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MC1496 (MC1496)

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Forum » Valves / tubes - Semiconductors » VALVES/TUBES / SEMICONDUCTORS in RADIOMUSEUM » MC1496 (MC1496)
           
Michael Watterson
 
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17.Mar.12 12:29

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This is frequently described as a "Gilbert Cell" as it's a standard building block of all modern Radio systems (there could be 8 in a Mobile phone chip!). It's a double balanced Multiplier. The technique certainly pre-dates Barrie Gilbert's 1968 paper (before he worked for Analog) where he was more concerned about linearity and dynamic range for Analogue computation. He didn't mention Radio Mixers. The actual circuit using transistors was described by Morton in "The Review of Scientific Instruments" in Feb. 1966 and using tubes or Transistors by Philips in 1967 "Precision Electronics".

The 7360 tube  is the same principle of mixer, except it's a single Balanced Multiplier. It was used since 1962. Synchronous vibrator power packs (from 1930s) to get 100V to 500V from a DC battery without a rectifier (metal or tube) on the Transformer HT actually use the same mathematics as do balanced "ring diode" mixers. (two tapped transformers and four diodes in a ring). But two 7360 tubes is virtually the same circuit.

Most Superhets used simple non-linear mixers because the cost of a balanced mixer was too high. But telephone FDM and Military equipment did use Balanced Mixers and Doubly Balanced Mixers prior to WWII.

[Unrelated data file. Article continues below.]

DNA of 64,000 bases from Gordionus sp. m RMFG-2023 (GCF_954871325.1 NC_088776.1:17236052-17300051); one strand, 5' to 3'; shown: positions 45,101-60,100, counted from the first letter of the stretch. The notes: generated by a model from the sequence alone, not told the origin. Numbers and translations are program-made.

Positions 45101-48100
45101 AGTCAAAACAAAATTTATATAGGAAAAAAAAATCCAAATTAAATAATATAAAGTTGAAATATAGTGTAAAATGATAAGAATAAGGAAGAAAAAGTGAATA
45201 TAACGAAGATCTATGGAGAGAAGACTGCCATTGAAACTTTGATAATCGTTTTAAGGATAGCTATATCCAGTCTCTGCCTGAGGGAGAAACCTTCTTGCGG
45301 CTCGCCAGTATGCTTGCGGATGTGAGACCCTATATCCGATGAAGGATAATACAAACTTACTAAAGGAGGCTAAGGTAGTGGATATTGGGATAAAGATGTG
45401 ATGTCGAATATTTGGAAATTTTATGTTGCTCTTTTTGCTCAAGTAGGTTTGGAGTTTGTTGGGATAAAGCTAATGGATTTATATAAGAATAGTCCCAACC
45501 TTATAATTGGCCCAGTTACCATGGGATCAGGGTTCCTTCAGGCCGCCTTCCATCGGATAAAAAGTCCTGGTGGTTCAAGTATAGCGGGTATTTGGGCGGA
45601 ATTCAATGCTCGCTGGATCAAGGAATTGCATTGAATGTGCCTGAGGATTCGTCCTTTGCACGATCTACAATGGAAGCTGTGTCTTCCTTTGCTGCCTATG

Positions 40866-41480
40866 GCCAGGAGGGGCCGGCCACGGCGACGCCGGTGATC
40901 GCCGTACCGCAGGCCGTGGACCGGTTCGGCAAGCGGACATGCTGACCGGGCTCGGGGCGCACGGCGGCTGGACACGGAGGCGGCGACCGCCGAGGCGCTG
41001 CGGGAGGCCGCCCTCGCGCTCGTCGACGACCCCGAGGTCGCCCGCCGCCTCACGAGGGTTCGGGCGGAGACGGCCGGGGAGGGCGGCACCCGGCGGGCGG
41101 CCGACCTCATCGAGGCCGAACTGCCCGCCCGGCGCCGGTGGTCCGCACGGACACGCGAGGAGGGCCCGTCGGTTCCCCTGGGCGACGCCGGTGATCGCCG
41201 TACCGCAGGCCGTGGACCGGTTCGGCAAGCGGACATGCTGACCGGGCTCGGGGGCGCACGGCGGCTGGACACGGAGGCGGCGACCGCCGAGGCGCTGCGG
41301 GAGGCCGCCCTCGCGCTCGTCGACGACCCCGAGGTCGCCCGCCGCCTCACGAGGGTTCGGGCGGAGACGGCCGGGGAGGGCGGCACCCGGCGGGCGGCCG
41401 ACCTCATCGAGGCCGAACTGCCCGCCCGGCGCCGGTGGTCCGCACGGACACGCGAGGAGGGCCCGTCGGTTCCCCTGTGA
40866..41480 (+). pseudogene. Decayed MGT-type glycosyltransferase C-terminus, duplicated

The MC1496 was one of the first "popular" IC implementations of a Doubly Balanced Mixer in the 1970s but now with it's high count of external bias resistors and +12V and -8V supply has been superseded long ago by cheaper higher performance parts that may be 5V or 3.3V. My college Final Year Project in 1976 was a chassis to demonstrate filter-less SSB, AM. DSBSC and PM/FM modulation and synchronous PLL demodulation using plug-in cards with MC1496.

The MC1496 is now horribly obsolete, but it did make the "Doubly Balanced Mixer" very affordable without the low frequency limit on one input and the output of the ring diode mixer as the MC1496 works to DC on all three ports. The "ring diode mixer" was and still is more expensive but still occasionally used. Minicircuits make miniature surface mount version which is a 6 pin plastic case wiith two transformers using ferrite beads and 4 x matched Schottky diodes

 

  
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